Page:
I’m linking today to what’s called a long read. But this one isn’t just for photographers. Everyone should read this. America should read this. American businesses should read this. This is the way it’s done. This is the way we are supposed to do things here in America.
Gibson. Fender. Cadillac. Are you listening? I think some of you may be starting to.
I just bought a guitar amplifier from a boutique maker named Michael Swart. It’s the Swart Space Tone Tremelo model. I’ve heard, but don’t hold my words to be legally binding, that Michael Swart will fix any of his amplifiers that come back to him, no matter if they’ve been resold. Is this perfectly true in all cases? I don’t know. But the story is out there because this is what people who have experience with him are saying. He doesn’t give a fuck who owns the amp now! It’s got his name on it, it’s broke, it’s in front of him, he’s fixing it.
Booyah! (R.I.P. Stuart Scott) That’s the way it’s supposed to be.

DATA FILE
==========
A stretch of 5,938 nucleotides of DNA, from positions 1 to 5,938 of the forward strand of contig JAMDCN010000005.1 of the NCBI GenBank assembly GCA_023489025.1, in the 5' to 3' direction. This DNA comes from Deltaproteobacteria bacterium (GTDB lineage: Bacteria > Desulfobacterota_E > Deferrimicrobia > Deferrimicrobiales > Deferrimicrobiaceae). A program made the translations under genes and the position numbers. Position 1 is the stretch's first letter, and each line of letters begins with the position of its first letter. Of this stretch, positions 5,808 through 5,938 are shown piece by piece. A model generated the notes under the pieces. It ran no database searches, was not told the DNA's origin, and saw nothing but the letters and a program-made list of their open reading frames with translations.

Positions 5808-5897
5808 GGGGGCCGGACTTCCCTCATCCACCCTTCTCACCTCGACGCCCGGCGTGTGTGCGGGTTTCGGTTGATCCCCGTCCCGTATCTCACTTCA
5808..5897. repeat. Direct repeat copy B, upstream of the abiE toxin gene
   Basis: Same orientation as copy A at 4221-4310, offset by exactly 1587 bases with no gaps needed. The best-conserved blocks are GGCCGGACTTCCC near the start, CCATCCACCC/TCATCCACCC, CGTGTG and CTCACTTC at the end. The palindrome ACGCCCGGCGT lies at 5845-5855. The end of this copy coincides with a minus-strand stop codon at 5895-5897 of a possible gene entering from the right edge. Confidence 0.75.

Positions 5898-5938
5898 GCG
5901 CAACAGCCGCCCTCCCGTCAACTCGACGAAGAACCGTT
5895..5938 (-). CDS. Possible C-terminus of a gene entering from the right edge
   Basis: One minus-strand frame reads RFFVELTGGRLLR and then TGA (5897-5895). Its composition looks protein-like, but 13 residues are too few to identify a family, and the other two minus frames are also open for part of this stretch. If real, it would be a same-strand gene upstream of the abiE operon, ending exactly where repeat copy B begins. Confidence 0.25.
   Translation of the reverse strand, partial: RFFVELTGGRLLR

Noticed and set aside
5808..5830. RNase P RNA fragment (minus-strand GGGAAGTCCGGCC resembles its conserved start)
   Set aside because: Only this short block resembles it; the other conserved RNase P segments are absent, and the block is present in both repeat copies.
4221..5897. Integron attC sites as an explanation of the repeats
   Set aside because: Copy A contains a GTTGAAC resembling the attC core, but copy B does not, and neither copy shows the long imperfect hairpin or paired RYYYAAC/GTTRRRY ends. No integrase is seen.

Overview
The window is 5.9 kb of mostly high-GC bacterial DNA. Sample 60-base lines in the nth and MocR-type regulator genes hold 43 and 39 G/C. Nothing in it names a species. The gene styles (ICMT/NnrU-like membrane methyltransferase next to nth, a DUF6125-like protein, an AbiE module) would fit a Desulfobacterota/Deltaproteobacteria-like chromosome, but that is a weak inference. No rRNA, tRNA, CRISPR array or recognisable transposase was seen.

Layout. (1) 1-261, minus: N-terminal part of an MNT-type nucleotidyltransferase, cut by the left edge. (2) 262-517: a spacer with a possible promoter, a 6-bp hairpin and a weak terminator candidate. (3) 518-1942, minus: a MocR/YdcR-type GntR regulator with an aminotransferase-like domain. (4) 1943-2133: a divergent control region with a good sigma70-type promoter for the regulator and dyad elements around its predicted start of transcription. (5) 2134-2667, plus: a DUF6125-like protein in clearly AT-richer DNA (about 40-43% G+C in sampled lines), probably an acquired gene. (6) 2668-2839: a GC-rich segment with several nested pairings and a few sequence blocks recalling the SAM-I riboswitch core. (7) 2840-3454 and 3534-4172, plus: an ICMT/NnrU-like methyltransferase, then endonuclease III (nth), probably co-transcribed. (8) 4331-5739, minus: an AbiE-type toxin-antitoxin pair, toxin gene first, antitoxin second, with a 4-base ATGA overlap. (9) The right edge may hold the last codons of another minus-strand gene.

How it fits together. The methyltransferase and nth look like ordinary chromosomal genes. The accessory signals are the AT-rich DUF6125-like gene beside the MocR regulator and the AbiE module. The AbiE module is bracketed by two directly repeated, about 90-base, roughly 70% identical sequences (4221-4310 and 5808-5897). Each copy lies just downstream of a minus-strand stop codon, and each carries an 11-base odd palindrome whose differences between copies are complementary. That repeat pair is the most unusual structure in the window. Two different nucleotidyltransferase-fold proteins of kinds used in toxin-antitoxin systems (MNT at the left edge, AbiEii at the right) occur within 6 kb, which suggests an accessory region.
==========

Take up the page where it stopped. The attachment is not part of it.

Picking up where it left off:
Leica. Leica is the mother of all boutique brands. That Leica would react to a situation like this — with the expense of the items involved — is breathtaking. Booyah on you, Leica! This is the kind of story that makes me proud to be a human being. Proud that we all evolved from the primordial soup together. It doesn’t happen all that often but here it is.
How I lost my Leica equipment and what happened next – Witold Riedel
The following story has some parts that might feel a bit strange to some, and yet will feel completely familiar to others. I guess that’s how stories go. When reading it, some will dislike me for some of the facts, while others will be able to relate and feel that what happened was not exactly easy. The story is true. And it has something to do with my cameras; with my M Leicas.
via Witold Riedel › Notes › How I lost my Leica equipment and what happened next..